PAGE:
(Image Source – The Times)
Phoney War continues
I can assure readers that these are my final words in 2017 on the subject of Brexit. However, things should liven up in the New Year if and when Mrs May switches her attention from the Home Front to engage fully with issues that are rather more important than maintaining armed neutrality in the Cabinet. She may then discover, if she has not already, that the EU does not intend to fight at all but simply apply its usual processes to highly complicated matters. The EU is, in fact, institutionally incapable of negotiating over anything, unlike the leaders of member countries who are very good at it especially when it comes to drafting fudges (ironically) in English. The leaders are keeping their powder dry to see if Mrs May really will try to start a war over ‘Cake and Eat It’. They want to see who will follow her over the top and in the meantime they have to deal with some rather tricky rebels in Poland and perhaps soon in Italy. Moreover, the EU leaders have a Fifth Column inside the UK composed of at least half of the House of Commons, most of the House of Lords, the Civil Service, the CBI, NHS leadership, much of the City and most Trade Union leaders and…er…allegedly now more than half the voters.
Facts are chiels that winna ding An’ downa be disputed
Regular readers will be familiar with one of my favourite quotations from Robert Burns, which is apparently also a favourite of another eminent Scot, Michael Gove. He may no longer be so keen as he cautions his Cabinet colleagues not to revive the ‘Project Fear’ that failed to intimidate voters in the Brexit referendum. At that time ‘experts’ were issuing dire warnings and at first many of them have turned out to be premature if not exaggerated. Now, however, awkward facts are starting to emerge that Mr Gove (who like Brutus is an honest man) cannot dispute but might wish to bury. Yesterday, Michel Barnier lifted the lid on the number of trade and aviation deals that the UK has to negotiate to replace what it currently has via EU membership: 759 with 168 countries and all to be done by March 2019. Also yesterday, the IMF published its latest routine annual report on the UK economy, which inter alia confirmed its pre-referendum forecasts. On Tuesday, Chris Giles writing in the Financial Times, painstakingly pulled together analyses that point to a loss so far of up to 1% in GDP since the vote and counting. Business Investment has been the first casualty and Retail Sales have been subdued since the summer. The one bright spot has been a surge in manufacturing exports (including to the EU) thanks to sterling’s plunge in 2016 but even this comes with the sting in the tail of higher inflation due to the inelasticity demand for imports. Ever more unfavourable facts are going to be rolling out in the coming months and here I shall inflict only one chart (from another potential fifth columnist, the Office of National Statistics) showing the geographical destination of UK exports last year.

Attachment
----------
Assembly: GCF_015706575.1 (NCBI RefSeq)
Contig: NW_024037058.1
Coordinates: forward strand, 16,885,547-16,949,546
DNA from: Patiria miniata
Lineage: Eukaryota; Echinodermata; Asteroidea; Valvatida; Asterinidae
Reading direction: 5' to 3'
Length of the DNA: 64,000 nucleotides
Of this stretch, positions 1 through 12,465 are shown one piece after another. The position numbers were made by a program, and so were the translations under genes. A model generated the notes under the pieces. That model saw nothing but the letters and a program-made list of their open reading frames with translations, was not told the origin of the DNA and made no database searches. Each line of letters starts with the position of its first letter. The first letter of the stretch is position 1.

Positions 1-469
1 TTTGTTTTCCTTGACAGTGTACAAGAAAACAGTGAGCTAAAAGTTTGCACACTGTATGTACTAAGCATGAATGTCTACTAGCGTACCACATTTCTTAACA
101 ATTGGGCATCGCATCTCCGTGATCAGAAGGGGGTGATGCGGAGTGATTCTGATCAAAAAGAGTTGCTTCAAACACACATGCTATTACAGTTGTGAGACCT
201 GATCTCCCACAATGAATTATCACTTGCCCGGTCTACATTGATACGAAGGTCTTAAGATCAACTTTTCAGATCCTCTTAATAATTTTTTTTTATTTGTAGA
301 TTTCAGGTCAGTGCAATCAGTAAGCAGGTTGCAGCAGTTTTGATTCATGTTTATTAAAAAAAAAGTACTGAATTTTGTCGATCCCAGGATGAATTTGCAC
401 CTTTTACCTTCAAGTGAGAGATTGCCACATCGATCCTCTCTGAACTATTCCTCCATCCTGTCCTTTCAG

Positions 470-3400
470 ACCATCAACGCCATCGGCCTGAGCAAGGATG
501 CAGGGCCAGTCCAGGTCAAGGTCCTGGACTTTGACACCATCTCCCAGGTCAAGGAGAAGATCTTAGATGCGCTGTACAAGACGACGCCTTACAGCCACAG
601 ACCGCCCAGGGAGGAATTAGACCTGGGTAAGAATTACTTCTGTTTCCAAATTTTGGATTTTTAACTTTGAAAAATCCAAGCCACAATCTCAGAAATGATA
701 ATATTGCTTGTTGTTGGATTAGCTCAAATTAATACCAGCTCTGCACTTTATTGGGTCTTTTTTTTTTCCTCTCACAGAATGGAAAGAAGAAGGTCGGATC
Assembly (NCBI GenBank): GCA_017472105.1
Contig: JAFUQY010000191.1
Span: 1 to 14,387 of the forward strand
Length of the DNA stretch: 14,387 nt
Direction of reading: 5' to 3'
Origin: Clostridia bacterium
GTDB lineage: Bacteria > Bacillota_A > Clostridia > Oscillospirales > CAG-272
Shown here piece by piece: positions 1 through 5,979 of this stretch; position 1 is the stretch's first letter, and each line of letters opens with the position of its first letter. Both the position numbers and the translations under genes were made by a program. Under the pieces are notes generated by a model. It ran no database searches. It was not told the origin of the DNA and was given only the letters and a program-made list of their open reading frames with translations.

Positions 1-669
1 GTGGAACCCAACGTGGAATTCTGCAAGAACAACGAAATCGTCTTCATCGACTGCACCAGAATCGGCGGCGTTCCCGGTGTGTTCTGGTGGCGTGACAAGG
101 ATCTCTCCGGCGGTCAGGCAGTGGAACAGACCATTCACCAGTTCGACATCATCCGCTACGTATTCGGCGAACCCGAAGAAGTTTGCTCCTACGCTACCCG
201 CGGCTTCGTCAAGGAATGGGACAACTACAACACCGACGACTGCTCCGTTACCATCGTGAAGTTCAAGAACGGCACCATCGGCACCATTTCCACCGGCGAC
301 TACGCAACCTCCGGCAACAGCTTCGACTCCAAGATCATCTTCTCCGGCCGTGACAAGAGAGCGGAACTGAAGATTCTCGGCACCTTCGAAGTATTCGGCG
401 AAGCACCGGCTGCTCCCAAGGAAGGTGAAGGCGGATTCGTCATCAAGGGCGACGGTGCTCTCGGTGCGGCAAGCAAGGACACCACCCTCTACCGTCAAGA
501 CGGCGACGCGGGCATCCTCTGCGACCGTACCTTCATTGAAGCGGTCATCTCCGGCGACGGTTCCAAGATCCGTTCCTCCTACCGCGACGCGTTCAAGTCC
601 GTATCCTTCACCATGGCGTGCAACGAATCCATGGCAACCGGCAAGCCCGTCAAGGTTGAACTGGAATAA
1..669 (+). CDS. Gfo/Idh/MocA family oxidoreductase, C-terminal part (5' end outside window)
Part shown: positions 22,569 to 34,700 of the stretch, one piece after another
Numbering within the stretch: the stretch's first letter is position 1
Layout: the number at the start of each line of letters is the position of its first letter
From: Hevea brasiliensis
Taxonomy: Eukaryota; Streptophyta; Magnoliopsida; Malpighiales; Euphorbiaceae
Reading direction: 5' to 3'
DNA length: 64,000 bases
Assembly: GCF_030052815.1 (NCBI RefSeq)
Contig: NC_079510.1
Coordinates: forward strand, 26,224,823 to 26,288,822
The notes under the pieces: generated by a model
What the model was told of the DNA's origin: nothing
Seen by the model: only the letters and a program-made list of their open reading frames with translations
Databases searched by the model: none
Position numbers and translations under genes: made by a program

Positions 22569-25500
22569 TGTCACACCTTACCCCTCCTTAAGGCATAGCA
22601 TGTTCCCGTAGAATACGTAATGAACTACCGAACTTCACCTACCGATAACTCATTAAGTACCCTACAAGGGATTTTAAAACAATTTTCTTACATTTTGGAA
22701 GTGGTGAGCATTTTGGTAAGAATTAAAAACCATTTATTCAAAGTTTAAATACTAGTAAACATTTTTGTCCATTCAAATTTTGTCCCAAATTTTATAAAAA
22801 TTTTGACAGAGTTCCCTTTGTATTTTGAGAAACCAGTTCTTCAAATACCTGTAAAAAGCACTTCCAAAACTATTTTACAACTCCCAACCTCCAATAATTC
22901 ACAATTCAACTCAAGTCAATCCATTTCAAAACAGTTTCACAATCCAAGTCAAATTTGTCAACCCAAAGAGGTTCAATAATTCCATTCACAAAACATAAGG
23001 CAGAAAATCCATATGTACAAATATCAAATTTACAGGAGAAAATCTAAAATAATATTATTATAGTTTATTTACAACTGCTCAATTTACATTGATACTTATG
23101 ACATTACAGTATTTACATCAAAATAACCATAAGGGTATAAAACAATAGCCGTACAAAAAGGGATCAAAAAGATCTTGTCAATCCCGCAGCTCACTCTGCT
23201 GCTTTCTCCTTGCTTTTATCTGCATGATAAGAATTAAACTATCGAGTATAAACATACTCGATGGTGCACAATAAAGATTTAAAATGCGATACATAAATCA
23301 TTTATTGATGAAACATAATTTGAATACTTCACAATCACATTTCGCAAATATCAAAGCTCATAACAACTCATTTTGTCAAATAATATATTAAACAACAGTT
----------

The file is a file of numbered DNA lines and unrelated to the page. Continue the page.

Let them eat bread
Apparently, Queen Marie-Antionette may never have said ‘let them eat cake’ but it seems that Mrs May is determined to pursue the ‘Cake and Eat it’ goal first espoused by the Brexiteers. Yesterday, Michel Barnier while no Robespierre clearly had rather plainer fare in mind as he lost patience with having to ‘negotiate with himself’ while waiting for Mrs May. It is, no doubt, unkind to compare the Prime Minister to Marie-Antionette but she does seem similarily detached from reality in a ‘rustic retreat’ of her own (Figure 3).
Mr Barnier has certainly raised the stakes by using Mrs May’s red lines against her in saying the best the UK can hope for is a similar deal to Canada’s with a few add-ons to keep some ‘planes flying and nuclear waste safe and no easy access for the City and other UK companies in the Services Sector. Why did he do this apart from being fed up? From a UK solipsistic point of view, it puts massive pressure on Mrs May but it must also reflect his obligation to the businesses and voters in the 27 other EU countries. It will certainly bring the ‘Cake and Eat It’ argument to a head and force Mrs May to back down or fall from power. Tory Europhiles may have been sincere in accepting Brexit but will surely now be consoled by the prospect of its being postponed if not yet cancelled. Labour will finally have to come off the fence.
The UK may well eventually leave the EU but it cannot happen soon for economic, commercial, legal, logistical and social reasons. Parliament will have no option but to insist on the withdrawal of the Article 50 Notice or to seek an extension. Joining the EEA in a similar arrangement to Norway is an option but it is hard to believe that our Land of Hope and Glory will for long accept rules it did not help to formulate. In the next few months the Phoney War will turn into a real one or an Armistice will have to be declared.
Chart 3: May’s Trilemma